After that, it starts off with the cockpit. While there wasn't much to the assembly, a big long painting break is required. At this point, it also helps to know which X-wing you plan to build. The instructions included and list of pilots from Red Leader to 'Porkins' and how many stripes they had on the wings of their fighters. I say this now, because it's time to get the videos out and check out the markings for the pilot's helmet. I chose to do Red 2 piloted by Wedge Antilles who had big dark green stripes on his helmet. Also, you can look for pictures of the 'dash board' and get all the gory details for it.

The wing assemblies were next. I got rid of all the garbage that filled up the hole in the inner wings with a dremel and smoothed it off with sanding films. After that I used some 1mm rods and tried to make it look a little more accurate. I also replaced the gun barrels with 1/16" copper tubes. After the wings were assembled, I ran into the only big fitting problem I could find. Once you get the wings done and stick them together using the geared tube insert, in the closed position they were still about 25% open out by the gun placements. I don't know if they had gotten warped or were just formed that way, but it simply wouldn't do. My solution, while probably not the best, was to score the wings along the inner edge and carefully bend them in a little so they matched up when closed. I then ran a bead of super glue along the scored line to 'un-score' it and provide some support. Like I said, this probably wasn't the best solution, but it worked for me.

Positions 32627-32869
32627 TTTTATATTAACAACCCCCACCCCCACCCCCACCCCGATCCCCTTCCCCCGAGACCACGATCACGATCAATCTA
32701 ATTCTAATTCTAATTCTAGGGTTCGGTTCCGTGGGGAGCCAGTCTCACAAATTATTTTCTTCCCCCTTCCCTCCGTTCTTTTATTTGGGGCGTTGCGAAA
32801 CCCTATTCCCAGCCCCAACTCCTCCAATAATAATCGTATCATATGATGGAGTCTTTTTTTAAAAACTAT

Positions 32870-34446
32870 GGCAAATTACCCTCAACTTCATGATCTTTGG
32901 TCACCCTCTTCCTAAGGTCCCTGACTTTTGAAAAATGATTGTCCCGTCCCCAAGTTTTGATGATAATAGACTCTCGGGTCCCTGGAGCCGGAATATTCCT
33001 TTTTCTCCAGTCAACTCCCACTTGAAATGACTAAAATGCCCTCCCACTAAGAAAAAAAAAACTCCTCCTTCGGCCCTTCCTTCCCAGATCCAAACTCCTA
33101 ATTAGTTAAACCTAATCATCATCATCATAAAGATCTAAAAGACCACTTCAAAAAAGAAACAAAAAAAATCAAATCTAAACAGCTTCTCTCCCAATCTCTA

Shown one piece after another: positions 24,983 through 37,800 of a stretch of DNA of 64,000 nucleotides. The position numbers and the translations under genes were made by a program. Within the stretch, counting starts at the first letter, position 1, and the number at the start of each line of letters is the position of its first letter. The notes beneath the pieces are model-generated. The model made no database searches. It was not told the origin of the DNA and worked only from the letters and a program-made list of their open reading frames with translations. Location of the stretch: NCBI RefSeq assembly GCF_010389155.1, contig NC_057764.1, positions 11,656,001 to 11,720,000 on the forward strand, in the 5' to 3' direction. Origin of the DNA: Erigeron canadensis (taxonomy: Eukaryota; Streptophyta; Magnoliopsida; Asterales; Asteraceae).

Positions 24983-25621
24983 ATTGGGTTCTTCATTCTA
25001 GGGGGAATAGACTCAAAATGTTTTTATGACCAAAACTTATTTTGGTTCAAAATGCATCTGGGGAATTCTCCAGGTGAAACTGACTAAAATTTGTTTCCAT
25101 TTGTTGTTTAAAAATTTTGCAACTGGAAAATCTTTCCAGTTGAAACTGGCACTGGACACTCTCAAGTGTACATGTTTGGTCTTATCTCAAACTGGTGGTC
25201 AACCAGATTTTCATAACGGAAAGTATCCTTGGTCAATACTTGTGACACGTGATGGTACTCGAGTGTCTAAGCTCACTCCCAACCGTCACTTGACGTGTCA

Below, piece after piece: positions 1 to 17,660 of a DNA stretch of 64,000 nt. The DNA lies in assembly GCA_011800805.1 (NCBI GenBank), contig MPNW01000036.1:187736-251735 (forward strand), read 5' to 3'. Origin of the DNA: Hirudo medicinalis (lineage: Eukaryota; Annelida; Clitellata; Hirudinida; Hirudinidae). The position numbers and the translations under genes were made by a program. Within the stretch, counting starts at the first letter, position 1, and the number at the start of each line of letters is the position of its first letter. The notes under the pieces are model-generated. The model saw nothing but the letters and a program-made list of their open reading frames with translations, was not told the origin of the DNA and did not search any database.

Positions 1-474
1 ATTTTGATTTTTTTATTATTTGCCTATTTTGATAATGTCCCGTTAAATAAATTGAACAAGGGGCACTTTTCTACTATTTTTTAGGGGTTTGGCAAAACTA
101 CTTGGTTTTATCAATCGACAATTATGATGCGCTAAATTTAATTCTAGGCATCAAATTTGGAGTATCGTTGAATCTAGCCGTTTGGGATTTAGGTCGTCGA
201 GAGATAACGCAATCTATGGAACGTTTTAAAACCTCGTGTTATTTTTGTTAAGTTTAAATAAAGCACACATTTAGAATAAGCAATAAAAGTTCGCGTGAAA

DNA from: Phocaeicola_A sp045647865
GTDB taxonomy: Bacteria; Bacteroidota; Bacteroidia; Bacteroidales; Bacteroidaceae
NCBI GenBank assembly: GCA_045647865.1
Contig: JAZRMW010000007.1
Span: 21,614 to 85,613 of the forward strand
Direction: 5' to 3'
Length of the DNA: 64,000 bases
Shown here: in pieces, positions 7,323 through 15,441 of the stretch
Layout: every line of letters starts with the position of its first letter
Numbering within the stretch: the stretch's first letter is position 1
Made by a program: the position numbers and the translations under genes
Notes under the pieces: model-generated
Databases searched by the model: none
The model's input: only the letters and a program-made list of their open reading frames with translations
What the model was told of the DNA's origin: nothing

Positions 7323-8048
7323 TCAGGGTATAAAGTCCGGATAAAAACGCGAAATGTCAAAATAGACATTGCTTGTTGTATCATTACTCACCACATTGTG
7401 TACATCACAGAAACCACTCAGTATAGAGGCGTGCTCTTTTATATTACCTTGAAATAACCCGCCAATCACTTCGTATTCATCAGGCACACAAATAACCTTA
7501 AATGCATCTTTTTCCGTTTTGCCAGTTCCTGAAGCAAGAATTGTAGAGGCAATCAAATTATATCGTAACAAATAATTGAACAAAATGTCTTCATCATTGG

dw_xwing9.jpg After the wings were finished I painted all of the major parts with light grey. I decided to not use the decals since they were easy to replace with a quick masking job. To get the chipping effect, while it the areas were masked off, I took some rubber cement and splotched it on in some spots. After the red was dry I used a rubber-cement pickup and rubbed off the cement, creating a nice chipped paint effect. You have to use water-based paints with this technique, though, or else the cement dissolves your base coat. I then used sand and dark ghost Grey for some panel work and in the exposed wing areas. For the weathering I first used a light black wash to make it overall dirtier and to bring out some of the panel lines. Then some black airbrushing for streaks and blaster marks followed by a little jet exhaust and some dry brushed rust.

With everything mostly painted, I proceeded to finish the assembly. The motors for the wings and canopy are attached with screws and all the wires are fed out the bottom.

This is where it gets trickier. All the wires that have to be soldered to the circuit board are not in the most convenient lengths and spots. With a little patience, and only and couple of burns, I managed to get everything working. After everything checked out, I glued the ship to the base and called it finished.

I thought this was a great kit. It was a little tough in some spots, but probably because I'm no electrician. With the lights, sound, moving parts and overall finished look, I feel it was worth any headache I had to put up with. Definitely a fine addition to anyone's collection.

Many thanks to my wife for having to deal with the hobby dealers that tend to look at her like she has no business being in their store.


[Lights! Action!]

^Engines, lit.

[Comin' atcha]

[Side view]


Four views of the completed kit

Please note that the opinions expressed in this article are those of the reviewer.
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Last updated on 21 July 1999.